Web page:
Zyvex Marine, the latest division of Zyvex Technologies, is using all its knowledge of carbon nanotubes in its design of the advanced boats in the world. Vessels made using composites manufactured with carbon nanotubes are proving to be faster, more fuel efficient and stronger then all previous designs. The company specializes in manned and unmanned craft for use in a diverse array of operating conditions and for wide range of duties. With an eye on military responses to the international pirate problem that blights shipping and recreational seafaring, the company hopes to bring to market several USV craft designed using the most advanced materials science available.

Headquartered near Seattle, Zyvex Marine is located close to ports along the Puget Sound and West Coast. With tested performance up to Sea State 6, Zyvex vessels are built to withstand the toughest operating conditions around the world.

Zyvex Marine formally became a division of Zyvex Technologies in November 2011.  The company has made a name for itself as an innovator in the marine technology and boat design world. In early 2009, they produced the world’s first commercialized carbon nanotube enhanced (CNTe) carbon fiber material, Arovex, which enabled the design of a prototype vessel called the 540SE. Setting new standards for fuel efficiency and performance, the lightweight 540SE hull offered a 75% reduction in fuel consumption costs, translating to increased range and lower operating costs.

In 2010, Zyvex Marine manufactured its first prototype craft, the Piranha, a 54 ft unmanned boat is an unmanned surface vessel (USV) designed to enable a broad range of operations at sea with reduced operational costs and risks to sailors. Pushing the design through to manufacture in under one year the company once again created a boat that set new standards in range, speed, sea keeping and payload. The Piranha proved to be a generational leap beyond boats built out of traditional materials like fiberglass or aluminum. With carbon nanotubes the strongest material known to man, 200x stronger than steel but one sixth of the weight, the incorporation of this material innovation into the build of the boat practically guaranteed success.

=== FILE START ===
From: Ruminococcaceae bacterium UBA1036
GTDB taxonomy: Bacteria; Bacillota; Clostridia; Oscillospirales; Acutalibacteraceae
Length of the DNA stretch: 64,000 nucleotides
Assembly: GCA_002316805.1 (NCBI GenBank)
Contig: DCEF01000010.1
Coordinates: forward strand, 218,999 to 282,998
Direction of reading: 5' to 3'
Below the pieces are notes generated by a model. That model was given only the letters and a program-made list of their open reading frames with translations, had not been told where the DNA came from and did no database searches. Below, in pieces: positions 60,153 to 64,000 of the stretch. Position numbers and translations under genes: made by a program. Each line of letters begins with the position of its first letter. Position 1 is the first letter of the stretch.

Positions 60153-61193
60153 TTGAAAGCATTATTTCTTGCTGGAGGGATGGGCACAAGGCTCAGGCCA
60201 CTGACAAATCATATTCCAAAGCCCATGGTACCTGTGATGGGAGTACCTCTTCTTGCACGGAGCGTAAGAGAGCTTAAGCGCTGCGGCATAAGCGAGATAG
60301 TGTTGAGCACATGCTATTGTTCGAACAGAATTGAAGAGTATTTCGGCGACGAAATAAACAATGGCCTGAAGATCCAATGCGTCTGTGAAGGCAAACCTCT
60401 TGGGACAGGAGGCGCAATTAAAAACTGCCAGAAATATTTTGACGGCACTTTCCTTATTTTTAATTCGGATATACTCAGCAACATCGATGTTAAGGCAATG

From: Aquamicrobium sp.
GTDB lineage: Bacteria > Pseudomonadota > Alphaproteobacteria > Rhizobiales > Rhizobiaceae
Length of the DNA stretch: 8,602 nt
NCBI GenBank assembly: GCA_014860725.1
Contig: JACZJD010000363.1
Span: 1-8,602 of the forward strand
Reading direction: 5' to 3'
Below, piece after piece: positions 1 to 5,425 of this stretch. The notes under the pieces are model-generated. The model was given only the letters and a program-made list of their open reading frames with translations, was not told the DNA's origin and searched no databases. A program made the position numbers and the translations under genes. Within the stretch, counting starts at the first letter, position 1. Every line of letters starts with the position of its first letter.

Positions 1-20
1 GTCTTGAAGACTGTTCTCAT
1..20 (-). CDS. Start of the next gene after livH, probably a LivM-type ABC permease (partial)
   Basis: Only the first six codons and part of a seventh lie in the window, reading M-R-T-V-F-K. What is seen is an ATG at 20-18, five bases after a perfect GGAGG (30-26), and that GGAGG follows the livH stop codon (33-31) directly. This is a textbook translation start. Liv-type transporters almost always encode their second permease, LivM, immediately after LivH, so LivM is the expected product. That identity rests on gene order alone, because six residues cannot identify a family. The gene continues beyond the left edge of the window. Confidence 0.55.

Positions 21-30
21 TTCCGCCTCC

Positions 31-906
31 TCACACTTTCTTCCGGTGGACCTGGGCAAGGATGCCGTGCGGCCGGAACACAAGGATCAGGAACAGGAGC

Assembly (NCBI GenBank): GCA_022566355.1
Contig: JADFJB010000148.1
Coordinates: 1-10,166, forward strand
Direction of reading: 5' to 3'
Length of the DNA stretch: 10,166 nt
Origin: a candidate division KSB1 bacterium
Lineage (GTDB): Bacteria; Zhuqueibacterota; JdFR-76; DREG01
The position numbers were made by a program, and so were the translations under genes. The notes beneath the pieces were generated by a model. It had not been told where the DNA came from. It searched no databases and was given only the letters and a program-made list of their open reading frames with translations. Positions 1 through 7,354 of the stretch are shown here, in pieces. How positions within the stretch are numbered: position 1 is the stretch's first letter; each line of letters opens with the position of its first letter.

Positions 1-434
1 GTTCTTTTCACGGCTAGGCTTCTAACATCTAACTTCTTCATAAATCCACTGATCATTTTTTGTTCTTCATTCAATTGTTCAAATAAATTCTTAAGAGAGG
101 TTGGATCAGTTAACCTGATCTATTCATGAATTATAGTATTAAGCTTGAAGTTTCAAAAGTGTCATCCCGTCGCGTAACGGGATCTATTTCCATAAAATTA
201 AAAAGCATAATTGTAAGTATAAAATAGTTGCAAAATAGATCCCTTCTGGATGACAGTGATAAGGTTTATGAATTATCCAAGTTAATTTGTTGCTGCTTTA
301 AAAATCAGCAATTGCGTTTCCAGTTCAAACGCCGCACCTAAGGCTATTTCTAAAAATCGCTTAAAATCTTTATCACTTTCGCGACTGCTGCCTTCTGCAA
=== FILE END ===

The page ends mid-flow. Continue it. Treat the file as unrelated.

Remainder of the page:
The brilliance of the Piranha prototype finally translated into the production of the first nan-composite vessel in 2011, a lightweight 54′ boat. And since then Zyvex Marine has been busy developing new maritime platforms based on the Piranha’s success and customer demand as well as fulfilling customer orders through 2012. If the company’s ambition isn’t clear enough then consider this from Russel Belden the company Vice President,

 Countering piracy and shadowing gun runners, though, is just the start. Like mobile sound surveillance-system stations, unmanned patrol vessels with passive acoustic and optical sensors could form pickets to constantly surveil sea lanes, or whole areas such as the Gulf of Aden or the Persian Gulf. The Defense Advanced Research Projects Agency (DARPA) is thinking just this, having recently launched a project for an antisubmarine-warfare continuous-trail unmanned vehicle, a drone ship that would stick to sonar contacts like paint to a railing.9 Vessels like these could also loiter silently for days or even weeks, then sprint at 45 knots to intercept potential threats. Heavily armed versions could participate in surface or antisubmarine action, delivering Hellfire missiles or Mark 54 torpedoes from where they would be least expected.10 With more than enough horsepower to tow a sled, they could perform the minesweeping tasks we have long expected of drone boats. With enough electrical power for heavy loads, they could also carry signals intelligence or spoofing payloads. What admiral would not want an expendable ship that could simulate a whole battle group?

Proceedings Magazine – December 2011 Vol. 137/12/1,306 – Russell Belden, James Hasik, and James Soon

Profiled by Forbes magazine, Zyvex is not currently publicly traded, but, like so many of the companies in the nanotech market, it is definitely one to watch